Thirty-second Super Bowl ad slots are reportedly going for $3 million this year, but is all that money worth it? According to Dr. Stephen Blessing, assistant professor of psychology at The University of Tampa, the commercials are not always as effective as they could be.
In a study, Blessing and Dr. Lisa Haverty, owner of the Boston advertising consulting firm Brain on Brand, used a method they call CogScore to scientifically predict which commercials shown during Super Bowl XL (2006) viewers would best remember.
A year after the big game, Blessing surveyed a group of undergraduates about what they remembered of the ads. He found that viewers seldom made a definitive connection between the commercials and the product being sold. While an advertisement may be particularly funny or strike some other emotional chord, viewers frequently misidentified the exact product that each ad was promoting, or the specific brand.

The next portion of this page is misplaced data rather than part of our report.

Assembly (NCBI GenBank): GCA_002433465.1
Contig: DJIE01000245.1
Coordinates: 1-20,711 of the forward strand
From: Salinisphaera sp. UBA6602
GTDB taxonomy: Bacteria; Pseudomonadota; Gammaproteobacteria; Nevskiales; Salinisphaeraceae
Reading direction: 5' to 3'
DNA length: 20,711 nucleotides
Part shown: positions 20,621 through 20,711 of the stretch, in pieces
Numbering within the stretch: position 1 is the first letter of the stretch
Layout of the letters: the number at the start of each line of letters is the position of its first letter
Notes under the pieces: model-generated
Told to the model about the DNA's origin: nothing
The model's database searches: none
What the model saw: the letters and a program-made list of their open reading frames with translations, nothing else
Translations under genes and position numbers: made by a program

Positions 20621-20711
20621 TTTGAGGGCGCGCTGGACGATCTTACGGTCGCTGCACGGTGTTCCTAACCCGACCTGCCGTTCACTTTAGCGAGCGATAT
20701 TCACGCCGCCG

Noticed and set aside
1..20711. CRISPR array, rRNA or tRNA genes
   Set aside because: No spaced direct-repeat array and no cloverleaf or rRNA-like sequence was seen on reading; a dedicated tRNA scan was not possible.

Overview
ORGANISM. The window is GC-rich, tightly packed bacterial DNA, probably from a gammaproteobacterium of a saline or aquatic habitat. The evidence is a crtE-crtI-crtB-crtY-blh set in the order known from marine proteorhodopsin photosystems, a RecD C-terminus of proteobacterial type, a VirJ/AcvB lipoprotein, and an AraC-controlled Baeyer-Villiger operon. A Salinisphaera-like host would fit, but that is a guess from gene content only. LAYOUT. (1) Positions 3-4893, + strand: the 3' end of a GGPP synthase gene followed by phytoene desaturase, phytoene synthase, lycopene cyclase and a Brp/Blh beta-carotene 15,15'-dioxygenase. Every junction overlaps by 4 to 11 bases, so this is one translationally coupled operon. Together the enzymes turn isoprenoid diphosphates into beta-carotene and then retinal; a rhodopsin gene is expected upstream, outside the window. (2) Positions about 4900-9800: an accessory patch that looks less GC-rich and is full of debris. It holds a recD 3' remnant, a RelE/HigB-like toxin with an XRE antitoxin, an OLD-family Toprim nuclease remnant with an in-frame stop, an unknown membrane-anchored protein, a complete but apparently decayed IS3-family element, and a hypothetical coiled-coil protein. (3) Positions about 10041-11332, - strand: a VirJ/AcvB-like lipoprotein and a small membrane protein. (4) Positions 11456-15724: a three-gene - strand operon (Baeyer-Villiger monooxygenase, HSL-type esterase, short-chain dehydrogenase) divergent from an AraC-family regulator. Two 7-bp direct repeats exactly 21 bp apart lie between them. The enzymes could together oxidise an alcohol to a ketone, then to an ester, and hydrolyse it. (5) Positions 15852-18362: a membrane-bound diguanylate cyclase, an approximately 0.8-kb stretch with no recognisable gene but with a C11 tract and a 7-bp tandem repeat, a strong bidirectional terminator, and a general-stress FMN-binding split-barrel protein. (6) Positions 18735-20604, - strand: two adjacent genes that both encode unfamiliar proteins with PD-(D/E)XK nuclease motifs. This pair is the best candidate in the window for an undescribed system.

So what makes for an effective ad?
"Advertisers need to link their product to the viewer's existing memory structures, as well as promote new links, if viewers are going to be influenced toward purchasing the marketed product," Blessing says.
Blessing and Haverty are following up their first results with a study based on the commercials from last year's Super Bowl XLII (the Giants versus the Patriots). Initial findings are similar to the past study: the CogScore model effectively predicts which brands people will remember.
A specialist in cognitive psychology, Dr. Blessing's research focuses on how people learn from examples and how problem solvers begin skipping steps.
Blessing is available for comment at firstname.lastname@example.org or (813) 257-3461.
CONTACT: Dr. Stephen Blessing of University of Tampa, email@example.com, +1-813-257-3461
/PRNewswire-USNewswire - Jan. 20/
SOURCE The University of Tampa